The atmospheric, effective, and tension filled “The Conjuring,” directed by James Wan (Saw), premiered at the “Nocturna, Madrid International Fantastic Film Festival” in Spain on June 8, 2013. Written for the screen by twin brothers, Chad and Carey Hayes, (Whiteout), the film was made for an estimated budget of twenty million dollars, and has so far gone on to gross close to one hundred and forty million dollars. The soundtrack, composed by Joseph Bishara (Repo! The Genetic Opera), is jarring in the appropriate places and helps to elevate the scares.
The 112 minute movie, which is parts horror and thriller, focuses its content on the 1971, purportedly true, haunting of the Perron family. The stay-at-home mother, Carolyn, is convincingly portrayed by Lili Taylor (Hemlock Grove), especially during some of the more intense scenes her character is involved with. Roger, the family’s likable patriarch, is a truck driver, a role acted by Ron Livingston (Office Space). The parents move into their new Rhode Island farm house, along with their five daughters: Andrea (Shanley Caswell), April (Kyla Deaver), Christine (Joey King), Cindy (Mackenzie Foy), and Nancy (Hayley McFarland). The children in the family are well cast, as is everyone involved in the film. Even though there was not a good deal of time devoted to showcasing the individual members, Wan gives the viewer enough insight into the family; a family that seem to genuinely care for one another. I wound up being invested in what happened to their characters, and not wanting to see them fall victim to that which was haunting them. Playing an integral part in the storyline is the husband and wife team of paranormal investigators, Ed and Lorraine Warren, who are attempting to rid the Perron’s house of the evil spirit of a long dead, devil worshiping witch, who puts a punishment curse on anyone who tries to encroach upon the land.
The film opens with a scene about two roommate nurses who are having trouble with a very creepy looking doll named Annabelle. The nurses feel that the doll is possessed by an evil entity. The reason they feel this way is because the doll moves of its own volition when they are at work, and also writes notes to the roommates. In an attempt to get rid of the disturbing presence that they feel is residing inside of their apartment, the nurses throw the doll into a garbage bin. The roommates are horrified to discover, upon arriving home after work, that Annabelle is back inside of their apartment. The Warrens are contacted; they offer explanation as to why the doll is acting the way it is, and remove it from the property to a room in their home that houses all of the evil objects they have collected during their investigations.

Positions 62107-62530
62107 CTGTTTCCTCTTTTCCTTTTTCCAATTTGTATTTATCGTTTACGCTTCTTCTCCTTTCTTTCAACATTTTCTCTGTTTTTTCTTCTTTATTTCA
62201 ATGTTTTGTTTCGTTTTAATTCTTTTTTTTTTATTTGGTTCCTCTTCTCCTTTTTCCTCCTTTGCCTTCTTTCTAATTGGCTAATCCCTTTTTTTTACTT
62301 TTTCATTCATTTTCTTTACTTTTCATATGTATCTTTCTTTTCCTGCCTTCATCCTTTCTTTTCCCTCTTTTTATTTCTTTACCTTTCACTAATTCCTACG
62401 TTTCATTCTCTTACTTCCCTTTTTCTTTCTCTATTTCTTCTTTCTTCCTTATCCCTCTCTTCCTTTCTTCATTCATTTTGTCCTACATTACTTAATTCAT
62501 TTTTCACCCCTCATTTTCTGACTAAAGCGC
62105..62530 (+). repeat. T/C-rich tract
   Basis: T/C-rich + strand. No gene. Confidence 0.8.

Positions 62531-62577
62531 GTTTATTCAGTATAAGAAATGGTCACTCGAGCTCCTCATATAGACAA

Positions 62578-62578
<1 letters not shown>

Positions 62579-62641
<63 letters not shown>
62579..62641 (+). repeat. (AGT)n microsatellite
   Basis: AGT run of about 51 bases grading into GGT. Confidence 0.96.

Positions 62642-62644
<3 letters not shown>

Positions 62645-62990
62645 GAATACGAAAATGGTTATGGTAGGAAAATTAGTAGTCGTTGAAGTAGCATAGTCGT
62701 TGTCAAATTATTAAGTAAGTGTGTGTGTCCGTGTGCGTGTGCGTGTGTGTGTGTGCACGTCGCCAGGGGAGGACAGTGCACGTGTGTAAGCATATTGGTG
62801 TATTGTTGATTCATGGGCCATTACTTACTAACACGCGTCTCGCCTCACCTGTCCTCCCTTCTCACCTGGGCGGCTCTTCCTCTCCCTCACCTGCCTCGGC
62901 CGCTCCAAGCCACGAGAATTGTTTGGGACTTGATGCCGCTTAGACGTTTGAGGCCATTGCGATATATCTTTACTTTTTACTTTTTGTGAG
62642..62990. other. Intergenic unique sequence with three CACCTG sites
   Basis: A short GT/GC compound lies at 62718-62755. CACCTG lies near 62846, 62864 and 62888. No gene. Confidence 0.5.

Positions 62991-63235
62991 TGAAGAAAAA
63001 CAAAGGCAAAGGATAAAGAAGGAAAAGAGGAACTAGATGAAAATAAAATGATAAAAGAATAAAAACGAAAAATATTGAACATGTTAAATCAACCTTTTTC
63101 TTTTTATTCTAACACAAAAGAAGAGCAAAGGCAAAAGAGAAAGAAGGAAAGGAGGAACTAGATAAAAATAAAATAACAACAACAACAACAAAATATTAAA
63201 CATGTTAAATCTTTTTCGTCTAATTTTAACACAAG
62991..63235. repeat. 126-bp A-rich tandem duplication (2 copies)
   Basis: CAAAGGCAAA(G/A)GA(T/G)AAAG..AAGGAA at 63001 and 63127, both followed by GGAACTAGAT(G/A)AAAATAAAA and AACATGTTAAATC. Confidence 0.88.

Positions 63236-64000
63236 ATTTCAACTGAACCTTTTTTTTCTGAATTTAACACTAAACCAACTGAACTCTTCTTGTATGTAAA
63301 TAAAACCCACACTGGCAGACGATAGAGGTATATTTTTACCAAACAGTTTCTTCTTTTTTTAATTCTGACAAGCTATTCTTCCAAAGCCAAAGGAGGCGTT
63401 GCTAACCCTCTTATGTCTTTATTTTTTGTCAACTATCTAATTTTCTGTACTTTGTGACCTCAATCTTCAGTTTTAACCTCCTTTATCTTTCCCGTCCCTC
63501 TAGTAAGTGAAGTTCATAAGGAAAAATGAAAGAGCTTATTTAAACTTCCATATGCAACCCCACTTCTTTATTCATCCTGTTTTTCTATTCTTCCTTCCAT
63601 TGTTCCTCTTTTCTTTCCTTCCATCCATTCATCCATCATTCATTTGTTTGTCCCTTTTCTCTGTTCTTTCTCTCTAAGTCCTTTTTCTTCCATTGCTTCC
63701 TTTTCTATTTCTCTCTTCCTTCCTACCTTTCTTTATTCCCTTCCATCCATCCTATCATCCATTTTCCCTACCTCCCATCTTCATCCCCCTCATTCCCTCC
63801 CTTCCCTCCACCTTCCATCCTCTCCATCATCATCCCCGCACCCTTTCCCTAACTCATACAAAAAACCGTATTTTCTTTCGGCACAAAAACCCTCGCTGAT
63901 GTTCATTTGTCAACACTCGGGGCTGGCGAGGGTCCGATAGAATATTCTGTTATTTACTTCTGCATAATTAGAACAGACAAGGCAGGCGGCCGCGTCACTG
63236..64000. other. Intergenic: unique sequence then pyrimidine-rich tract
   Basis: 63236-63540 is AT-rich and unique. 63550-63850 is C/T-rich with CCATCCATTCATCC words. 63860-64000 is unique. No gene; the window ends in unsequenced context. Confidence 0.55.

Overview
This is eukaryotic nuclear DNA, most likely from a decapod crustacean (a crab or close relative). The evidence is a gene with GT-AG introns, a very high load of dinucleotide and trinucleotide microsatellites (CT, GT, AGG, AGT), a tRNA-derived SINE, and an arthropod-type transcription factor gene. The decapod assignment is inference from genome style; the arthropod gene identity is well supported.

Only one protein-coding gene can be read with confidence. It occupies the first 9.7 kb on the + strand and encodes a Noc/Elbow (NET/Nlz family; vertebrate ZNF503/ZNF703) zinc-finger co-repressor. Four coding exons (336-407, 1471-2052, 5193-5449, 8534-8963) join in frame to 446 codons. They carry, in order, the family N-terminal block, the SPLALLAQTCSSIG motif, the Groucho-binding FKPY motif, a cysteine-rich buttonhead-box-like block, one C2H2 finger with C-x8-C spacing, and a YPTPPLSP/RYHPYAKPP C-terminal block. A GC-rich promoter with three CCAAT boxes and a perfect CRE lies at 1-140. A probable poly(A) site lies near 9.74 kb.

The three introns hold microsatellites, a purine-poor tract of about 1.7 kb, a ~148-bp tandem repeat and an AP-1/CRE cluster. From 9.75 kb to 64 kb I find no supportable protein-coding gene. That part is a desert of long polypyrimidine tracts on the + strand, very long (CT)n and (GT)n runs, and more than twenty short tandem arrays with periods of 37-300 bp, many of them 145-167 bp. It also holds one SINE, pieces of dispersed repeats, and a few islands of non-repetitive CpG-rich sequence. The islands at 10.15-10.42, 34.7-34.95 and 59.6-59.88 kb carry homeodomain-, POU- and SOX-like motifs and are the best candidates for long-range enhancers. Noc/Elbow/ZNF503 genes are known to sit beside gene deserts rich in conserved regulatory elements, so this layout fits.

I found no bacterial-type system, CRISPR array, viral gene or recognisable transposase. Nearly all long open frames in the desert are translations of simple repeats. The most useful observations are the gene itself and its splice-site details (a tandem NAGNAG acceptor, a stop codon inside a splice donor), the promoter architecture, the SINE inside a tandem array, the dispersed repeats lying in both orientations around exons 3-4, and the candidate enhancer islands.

The scene is not merely filler; it delineates the separation between the Warrens and the Perrons. Vera Farmiga (Bates Motel) and Patrick Wilson (Insidious) have an excellent on-screen chemistry. I didn’t for one second doubt the characters love for one another, nor the passion that they bring to their work. Even though the film only concerns itself with the Perron’s haunting, the background information that is established regarding the paranormal investigative couple held my interest. The Warrens, who consider this particular case to be the scariest they ever worked on, explain to the viewer who and what they are all about via speaking in lecture halls, conducting an interview, and interacting with a couple who feel they are being haunted. In that case, it turns out that the age of the couple’s house and old pipes are responsible for the strange noises they are hearing and not the paranormal. The scenes that focus on the Warrens run parallel with what is happening to the Perrons, so that when the characters come together it makes for a smooth transition.
The Perrons purchase a house in an isolated area looking to start anew. No sooner, do they move into their new home, which needs a considerable amount of sprucing up, then odd things begin to happen. The clocks stop working every morning at 3:07 A.M.; strange knocking occurs; and a hidden and unheard shadowy presence, standing behind the door of one of the children’s bedrooms, scares two of the Perron’s children by stating that it wants to kill the entire family; and that’s just some of what transpires – it gets progressively worse from there. To write exactly what those things are would be doing a tremendous disservice to those of you who have not yet seen this modern day horror gem.
What lengths will the Warrens have to go to in order to help rid the Perrons of the evil that haunts their home and will they be successful? Will either of the Perron parents or any of the children have to pay the ultimate price in order to save the rest of the family? Those questions and more will be answered during the film’s runtime. Discover for yourself why the Warrens consider this particular paranormal investigation the scariest they ever dealt with.